Phuket – the story continues

“I don’t feel I like I belong here”, I said while I was leaning on the bar, siping the fourth can of Chang beer.

It was Friday night and a party just started on the roof of our hotel. Two weeks of stay at EBS Phuket were behind me. Two weeks of lectures and practical work at the bar. Two weeks of free pour and flair. Two weeks of activities organized by the school. Two weeks of everyday learning. Two weeks of everyday exams.

In two weeks we wrote exactly twenty exams, some about cocktail recipes, some from theory. I was the only student who had absolutely all correct answers from each exam.

I’ve never found myself in a similar situation. In all the previous schools, my priority has always been to have fun, fit into a cool crew, subtly mess with the teachers, learn enough to pass, and that is it. School – whether it was elementary, secondary, or college – was a polygon for everything except learning. Learning and the knowledge I acquired there was at the very bottom on my priority list.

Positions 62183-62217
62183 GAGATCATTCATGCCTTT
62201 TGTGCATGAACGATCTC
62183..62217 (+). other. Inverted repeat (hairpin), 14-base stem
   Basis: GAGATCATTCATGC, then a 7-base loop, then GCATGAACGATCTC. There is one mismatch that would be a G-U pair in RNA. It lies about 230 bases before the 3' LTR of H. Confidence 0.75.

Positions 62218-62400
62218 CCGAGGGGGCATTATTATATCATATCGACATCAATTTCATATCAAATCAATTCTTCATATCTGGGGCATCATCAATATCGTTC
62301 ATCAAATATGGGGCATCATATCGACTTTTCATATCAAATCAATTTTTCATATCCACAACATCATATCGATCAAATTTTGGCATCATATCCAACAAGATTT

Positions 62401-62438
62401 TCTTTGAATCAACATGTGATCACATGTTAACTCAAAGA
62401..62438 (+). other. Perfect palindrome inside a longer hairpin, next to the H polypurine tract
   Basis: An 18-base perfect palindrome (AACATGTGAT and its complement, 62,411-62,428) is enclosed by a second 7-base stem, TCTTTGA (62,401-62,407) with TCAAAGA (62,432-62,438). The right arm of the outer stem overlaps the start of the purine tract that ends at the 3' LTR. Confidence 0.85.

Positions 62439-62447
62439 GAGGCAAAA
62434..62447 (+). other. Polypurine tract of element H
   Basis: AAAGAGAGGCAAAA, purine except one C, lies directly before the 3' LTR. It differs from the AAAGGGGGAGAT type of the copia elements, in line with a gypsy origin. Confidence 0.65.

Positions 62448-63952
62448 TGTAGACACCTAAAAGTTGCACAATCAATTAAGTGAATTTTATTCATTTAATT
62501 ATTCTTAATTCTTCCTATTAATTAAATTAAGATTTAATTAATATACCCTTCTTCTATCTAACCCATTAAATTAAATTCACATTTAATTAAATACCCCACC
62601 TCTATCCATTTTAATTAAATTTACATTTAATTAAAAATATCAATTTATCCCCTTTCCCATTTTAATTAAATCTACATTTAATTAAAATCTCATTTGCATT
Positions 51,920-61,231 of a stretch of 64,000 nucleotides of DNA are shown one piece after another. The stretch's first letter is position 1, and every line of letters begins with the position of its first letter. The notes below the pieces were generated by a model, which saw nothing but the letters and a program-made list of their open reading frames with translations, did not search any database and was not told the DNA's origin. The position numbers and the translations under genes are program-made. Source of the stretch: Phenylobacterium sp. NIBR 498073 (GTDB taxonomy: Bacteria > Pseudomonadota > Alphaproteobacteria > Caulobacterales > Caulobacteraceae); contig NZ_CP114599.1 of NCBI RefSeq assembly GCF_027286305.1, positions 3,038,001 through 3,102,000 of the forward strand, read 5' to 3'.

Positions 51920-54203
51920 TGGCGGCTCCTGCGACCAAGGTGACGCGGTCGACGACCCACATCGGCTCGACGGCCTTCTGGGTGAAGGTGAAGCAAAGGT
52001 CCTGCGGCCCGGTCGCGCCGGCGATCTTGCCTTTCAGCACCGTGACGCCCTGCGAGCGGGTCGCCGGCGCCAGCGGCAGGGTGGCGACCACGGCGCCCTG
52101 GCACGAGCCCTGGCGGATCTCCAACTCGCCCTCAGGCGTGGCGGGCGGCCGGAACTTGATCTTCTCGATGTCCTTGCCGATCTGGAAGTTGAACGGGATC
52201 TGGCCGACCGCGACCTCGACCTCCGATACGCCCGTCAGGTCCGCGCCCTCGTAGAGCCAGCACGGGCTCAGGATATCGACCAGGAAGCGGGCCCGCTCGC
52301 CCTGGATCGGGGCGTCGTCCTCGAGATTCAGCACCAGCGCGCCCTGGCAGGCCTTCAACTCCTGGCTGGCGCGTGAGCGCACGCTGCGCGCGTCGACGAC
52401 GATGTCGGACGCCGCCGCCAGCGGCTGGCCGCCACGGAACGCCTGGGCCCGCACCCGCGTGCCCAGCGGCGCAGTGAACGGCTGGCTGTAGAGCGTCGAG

Now it was all the opposite – most likely because it was the first time I was actually studying something that really interested me. For the first time in my life I chose exactly what I want to study, where I want to study it, and in what way.

And study I did. Every day I was listening carefully to the classes, asked the instructors bunch of questions, wrote down notes, and at the end of the lesson I wrote everything over to another notebook. Each day I learned six new cocktails and repeated the old ones. I was so crazy that even now I was sitting on the bar during the rooftop party so I could watch instructors making the cocktails we learned a few hours earlier in the class. Last night I had also watched the Netflix documentary about the sommeliers recommended by one of the instructors as we learned the chapter of wine.